The main point I want to make here is that faith in the gospel includes obedience to the gospel. I have found that many Christians don't know this. It is not enough to have correct doctrine (as important as that is) or to call ourselves believers and say that we have faith in the gospel; we must make it top priority to live the gospel. If we don't live the gospel, we don't really have faith in the gospel. And if we really have faith, we can live it by the power of the indwelling Holy Spirit. We receive the Holy Spirit through the atoning death of the Lord Jesus Christ. God gets all the glory for every aspect of our salvation. We don't get puffed up. If we really understand righteousness and holiness, we don't get puffed up because we know who is doing it. God paid an infinite price so we could live in His righteousness and holiness.
I'll quote a paragraph from what John MacArthur says under Rom. 6:17, 18 (I'm quoting from his commentary, "Romans 1-8," published by Moody Press in 1991). "Faith and obedience are inescapably related. There is no saving faith in God apart from obedience to God, and there can be no godly obedience without godly faith. As the beautiful and popular hymn admonishes, 'Trust and obey, there's no other way.' Our Lord 'gave Himself for us,' Paul says, not only to save us from hell and take us to heaven but to 'redeem us from every lawless deed and purify for Himself a people for His own possession, zealous for good deeds.' (Titus 2:14)."
Now we'll discuss the words "to that form of teaching" of Romans 6:17. That "form of teaching" at least includes the gospel truth that Christians are to be dead to sin and alive to God and righteousness, by the grace of God, through faith.
Now we'll discuss the last words of Rom. 6:17, "to which you were committed." I prefer the translation of the NKJV, "But God be thanked that though you were slaves of sin, yet you obeyed from the heart that form of doctrine to which you were delivered." That form of doctrine to which you were delivered (Greek verb "paradidomi"). This translation, which fits the Greek verb "paradidomi" well, helps communicate the idea that Christians are, by definition, required to be faithful to their new Master. They have been delivered from the old master (sin) to the new Master (God and His righteousness); there is no neutral ground (see Rom. 6:17-23). To be a slave of God and His righteousness is, in reality, liberty. We really have only two options. We either stay slaves of sin, or accept the new covenant on God's terms and become faithful to it and become slaves of God and His righteousness. There really is no legitimate place in between. If we are going to do it God's way, we must go all the way. We can not take half the gospel or 80 percent or 90 percent of the gospel. God didn't give us that option. And if we go all the way with God, we will be faithful to that form of teaching to which we were delivered over, which puts all the emphasis on living in the righteousness and holiness of God by His saving, sanctifying grace.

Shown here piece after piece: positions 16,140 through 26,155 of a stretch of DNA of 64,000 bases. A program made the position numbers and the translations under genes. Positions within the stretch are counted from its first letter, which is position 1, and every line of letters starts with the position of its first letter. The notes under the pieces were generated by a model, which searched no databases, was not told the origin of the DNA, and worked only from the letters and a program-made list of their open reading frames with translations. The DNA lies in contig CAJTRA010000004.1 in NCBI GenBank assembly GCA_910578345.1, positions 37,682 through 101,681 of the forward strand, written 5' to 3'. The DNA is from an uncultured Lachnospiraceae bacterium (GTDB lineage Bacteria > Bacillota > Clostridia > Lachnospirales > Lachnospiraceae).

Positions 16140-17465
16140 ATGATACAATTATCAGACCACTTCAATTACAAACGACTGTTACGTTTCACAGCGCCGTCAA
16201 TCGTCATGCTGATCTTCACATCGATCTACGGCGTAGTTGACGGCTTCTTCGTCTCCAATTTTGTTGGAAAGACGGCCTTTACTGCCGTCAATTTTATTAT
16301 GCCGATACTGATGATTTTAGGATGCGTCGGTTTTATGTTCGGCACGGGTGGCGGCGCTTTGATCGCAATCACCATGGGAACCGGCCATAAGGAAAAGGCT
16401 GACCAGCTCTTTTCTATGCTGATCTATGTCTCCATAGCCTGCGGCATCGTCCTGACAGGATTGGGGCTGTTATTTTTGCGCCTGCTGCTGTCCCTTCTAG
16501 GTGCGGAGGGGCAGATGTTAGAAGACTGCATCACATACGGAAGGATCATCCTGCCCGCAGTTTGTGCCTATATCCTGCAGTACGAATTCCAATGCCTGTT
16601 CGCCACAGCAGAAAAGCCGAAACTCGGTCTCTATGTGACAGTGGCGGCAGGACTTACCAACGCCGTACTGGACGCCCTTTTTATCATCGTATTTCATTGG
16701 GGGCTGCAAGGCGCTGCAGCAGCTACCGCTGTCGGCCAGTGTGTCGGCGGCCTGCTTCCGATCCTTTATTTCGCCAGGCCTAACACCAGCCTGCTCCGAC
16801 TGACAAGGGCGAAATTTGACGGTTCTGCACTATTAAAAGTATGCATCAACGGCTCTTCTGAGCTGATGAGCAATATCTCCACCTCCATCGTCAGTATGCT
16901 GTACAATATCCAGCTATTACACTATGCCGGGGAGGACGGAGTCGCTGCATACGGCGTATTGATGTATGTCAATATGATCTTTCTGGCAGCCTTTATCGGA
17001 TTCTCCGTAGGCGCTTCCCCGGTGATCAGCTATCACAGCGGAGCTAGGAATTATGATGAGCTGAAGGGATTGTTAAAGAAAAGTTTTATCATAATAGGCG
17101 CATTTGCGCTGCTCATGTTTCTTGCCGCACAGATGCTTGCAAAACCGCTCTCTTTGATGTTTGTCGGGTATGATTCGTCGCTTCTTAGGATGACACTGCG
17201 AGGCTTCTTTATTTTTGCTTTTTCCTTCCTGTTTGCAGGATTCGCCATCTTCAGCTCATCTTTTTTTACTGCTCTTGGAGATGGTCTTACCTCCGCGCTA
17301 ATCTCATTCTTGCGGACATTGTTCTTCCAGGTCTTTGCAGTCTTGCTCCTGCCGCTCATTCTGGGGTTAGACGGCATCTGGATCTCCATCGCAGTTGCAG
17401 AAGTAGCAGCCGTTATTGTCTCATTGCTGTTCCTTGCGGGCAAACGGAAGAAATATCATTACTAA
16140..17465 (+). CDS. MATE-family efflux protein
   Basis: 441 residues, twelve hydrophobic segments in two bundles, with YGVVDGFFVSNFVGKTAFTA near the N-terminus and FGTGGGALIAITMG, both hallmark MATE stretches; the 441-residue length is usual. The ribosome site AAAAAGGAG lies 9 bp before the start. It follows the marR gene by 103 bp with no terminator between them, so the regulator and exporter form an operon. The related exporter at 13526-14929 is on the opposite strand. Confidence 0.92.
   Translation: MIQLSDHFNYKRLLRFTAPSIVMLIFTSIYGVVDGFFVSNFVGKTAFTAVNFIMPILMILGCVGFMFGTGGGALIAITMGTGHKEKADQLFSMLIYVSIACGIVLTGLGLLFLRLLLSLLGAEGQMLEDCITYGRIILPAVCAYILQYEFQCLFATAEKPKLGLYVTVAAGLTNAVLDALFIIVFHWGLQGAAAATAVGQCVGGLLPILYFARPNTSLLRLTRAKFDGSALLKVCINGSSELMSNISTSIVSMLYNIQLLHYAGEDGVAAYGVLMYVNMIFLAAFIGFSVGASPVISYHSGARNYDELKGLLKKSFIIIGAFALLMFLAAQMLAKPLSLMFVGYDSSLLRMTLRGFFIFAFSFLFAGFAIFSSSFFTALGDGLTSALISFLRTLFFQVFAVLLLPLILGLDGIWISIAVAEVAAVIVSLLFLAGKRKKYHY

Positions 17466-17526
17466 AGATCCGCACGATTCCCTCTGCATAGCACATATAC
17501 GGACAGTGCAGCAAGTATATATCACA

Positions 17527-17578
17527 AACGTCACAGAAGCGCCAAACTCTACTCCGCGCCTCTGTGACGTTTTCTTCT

Now we'll discuss Rom. 6:18, "and having been freed from sin." We were slaves of sin, but now we have been set free from sin, as we have seen in many verses of Romans chapter 6. We have been set free from sin through the saving grace of God in Christ. We are united with Him in His death, His burial, His resurrection, and His present life. The verse continues, "you became slaves of righteousness." Now that's a good exchange. We were slaves of sin, now we are slaves of righteousness. A slave of righteousness lives in righteousness, doing the will of God, from the heart, by God's grace.
Now verse 19. The apostle Paul said, "I am speaking in human terms [In other words, I am giving you this teaching and this exhortation about how you used to be slaves of sin, but now you have been set free, and now you are required and privileged to be slaves of God and His righteousness.] because of the weakness of your flesh. [[In your natural selves it is all too easy to sin, even though you are born-again Christians. That's why I am teaching and exhorting you, Paul says. Yes, you could sin, and it's easy to sin, but you must understand the gospel. Now the very Spirit of God dwells in you, and now you are called, enabled, and required to walk in the righteousness and holiness of God, being faithful to the terms of the new covenant.